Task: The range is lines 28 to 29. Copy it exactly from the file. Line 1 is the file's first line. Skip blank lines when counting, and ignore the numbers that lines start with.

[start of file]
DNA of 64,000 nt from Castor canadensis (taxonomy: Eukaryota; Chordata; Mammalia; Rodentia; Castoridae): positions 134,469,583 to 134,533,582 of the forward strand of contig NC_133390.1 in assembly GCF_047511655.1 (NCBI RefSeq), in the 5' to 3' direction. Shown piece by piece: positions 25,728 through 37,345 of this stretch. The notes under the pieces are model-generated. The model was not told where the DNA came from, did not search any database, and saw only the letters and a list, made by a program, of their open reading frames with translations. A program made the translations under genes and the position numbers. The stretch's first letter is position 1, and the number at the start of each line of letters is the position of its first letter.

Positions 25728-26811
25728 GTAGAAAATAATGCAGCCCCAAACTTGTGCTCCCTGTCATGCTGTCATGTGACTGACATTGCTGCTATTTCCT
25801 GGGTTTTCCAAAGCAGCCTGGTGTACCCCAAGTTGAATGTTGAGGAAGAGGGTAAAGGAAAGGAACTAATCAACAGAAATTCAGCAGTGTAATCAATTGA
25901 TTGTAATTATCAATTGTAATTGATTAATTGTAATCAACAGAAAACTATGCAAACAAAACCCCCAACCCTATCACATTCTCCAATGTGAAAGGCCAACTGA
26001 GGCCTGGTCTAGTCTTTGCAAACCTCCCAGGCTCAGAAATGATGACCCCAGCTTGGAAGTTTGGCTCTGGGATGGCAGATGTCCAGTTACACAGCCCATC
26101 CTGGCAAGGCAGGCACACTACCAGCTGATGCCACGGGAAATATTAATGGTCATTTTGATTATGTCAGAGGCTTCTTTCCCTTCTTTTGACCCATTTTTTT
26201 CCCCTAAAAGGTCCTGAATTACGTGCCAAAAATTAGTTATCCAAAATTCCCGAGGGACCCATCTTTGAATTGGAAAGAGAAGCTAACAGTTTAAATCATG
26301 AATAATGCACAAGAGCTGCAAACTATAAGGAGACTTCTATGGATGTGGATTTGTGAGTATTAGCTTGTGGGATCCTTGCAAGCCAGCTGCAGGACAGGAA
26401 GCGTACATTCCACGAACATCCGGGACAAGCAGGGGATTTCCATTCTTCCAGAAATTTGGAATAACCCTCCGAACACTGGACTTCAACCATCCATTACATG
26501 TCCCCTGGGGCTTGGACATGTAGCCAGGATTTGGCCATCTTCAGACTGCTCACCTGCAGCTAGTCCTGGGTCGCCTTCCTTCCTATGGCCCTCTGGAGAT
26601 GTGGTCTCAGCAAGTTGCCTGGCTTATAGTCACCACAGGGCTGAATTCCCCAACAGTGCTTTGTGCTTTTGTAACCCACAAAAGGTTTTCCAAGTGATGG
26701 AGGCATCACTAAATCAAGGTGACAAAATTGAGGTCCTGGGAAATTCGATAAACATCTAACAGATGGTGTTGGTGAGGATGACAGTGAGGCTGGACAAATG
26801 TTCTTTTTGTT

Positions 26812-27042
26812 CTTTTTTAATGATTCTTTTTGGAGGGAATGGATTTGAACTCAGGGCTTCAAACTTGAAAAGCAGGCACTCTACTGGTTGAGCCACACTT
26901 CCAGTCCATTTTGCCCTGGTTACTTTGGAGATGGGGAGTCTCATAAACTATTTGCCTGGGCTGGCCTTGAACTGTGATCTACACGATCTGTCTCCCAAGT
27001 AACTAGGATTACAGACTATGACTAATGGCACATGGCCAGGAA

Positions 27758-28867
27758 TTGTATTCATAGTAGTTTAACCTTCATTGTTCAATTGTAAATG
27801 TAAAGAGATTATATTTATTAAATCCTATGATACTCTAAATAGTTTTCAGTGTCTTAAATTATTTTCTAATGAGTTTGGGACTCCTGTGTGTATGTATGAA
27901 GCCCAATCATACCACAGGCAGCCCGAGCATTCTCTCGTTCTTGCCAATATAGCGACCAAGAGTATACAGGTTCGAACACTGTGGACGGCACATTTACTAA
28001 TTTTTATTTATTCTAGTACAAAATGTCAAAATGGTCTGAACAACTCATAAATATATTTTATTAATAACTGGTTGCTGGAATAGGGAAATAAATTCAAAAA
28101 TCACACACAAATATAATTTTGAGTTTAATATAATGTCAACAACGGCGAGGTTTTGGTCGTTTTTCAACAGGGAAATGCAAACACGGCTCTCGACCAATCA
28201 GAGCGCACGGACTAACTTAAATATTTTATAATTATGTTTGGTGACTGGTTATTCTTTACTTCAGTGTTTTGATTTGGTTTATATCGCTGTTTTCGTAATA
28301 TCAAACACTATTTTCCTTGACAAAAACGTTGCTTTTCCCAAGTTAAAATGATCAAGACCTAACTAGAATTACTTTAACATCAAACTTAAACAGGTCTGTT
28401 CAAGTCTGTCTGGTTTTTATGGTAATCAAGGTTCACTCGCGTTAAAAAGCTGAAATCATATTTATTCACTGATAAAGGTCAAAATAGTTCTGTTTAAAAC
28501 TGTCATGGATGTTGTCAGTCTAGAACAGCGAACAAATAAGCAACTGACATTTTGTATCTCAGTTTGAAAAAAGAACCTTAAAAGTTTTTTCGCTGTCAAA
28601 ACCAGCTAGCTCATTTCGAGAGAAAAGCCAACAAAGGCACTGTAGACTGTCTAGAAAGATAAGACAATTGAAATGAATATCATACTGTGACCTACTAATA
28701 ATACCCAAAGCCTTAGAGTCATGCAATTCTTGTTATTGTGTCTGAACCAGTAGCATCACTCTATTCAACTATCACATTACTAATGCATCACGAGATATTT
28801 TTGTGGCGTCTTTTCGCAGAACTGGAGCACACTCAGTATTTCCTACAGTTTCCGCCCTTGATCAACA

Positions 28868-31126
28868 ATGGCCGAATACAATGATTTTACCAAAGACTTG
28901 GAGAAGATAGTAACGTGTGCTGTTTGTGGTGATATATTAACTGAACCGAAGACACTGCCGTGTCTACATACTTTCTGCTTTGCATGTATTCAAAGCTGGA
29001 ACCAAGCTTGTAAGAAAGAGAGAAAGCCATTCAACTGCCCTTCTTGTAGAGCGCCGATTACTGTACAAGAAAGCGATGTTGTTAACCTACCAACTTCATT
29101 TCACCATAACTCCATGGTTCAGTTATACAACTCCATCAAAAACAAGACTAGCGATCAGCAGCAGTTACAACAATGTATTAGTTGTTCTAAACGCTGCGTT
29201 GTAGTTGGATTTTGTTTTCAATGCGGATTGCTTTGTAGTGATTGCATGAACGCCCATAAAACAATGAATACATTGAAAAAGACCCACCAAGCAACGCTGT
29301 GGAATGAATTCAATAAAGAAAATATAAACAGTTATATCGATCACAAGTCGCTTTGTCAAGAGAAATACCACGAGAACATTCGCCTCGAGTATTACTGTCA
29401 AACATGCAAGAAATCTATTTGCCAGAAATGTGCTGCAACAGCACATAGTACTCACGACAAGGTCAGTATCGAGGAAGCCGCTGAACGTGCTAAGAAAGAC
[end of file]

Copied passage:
28501 TGTCATGGATGTTGTCAGTCTAGAACAGCGAACAAATAAGCAACTGACATTTTGTATCTCAGTTTGAAAAAAGAACCTTAAAAGTTTTTTCGCTGTCAAA
28601 ACCAGCTAGCTCATTTCGAGAGAAAAGCCAACAAAGGCACTGTAGACTGTCTAGAAAGATAAGACAATTGAAATGAATATCATACTGTGACCTACTAATA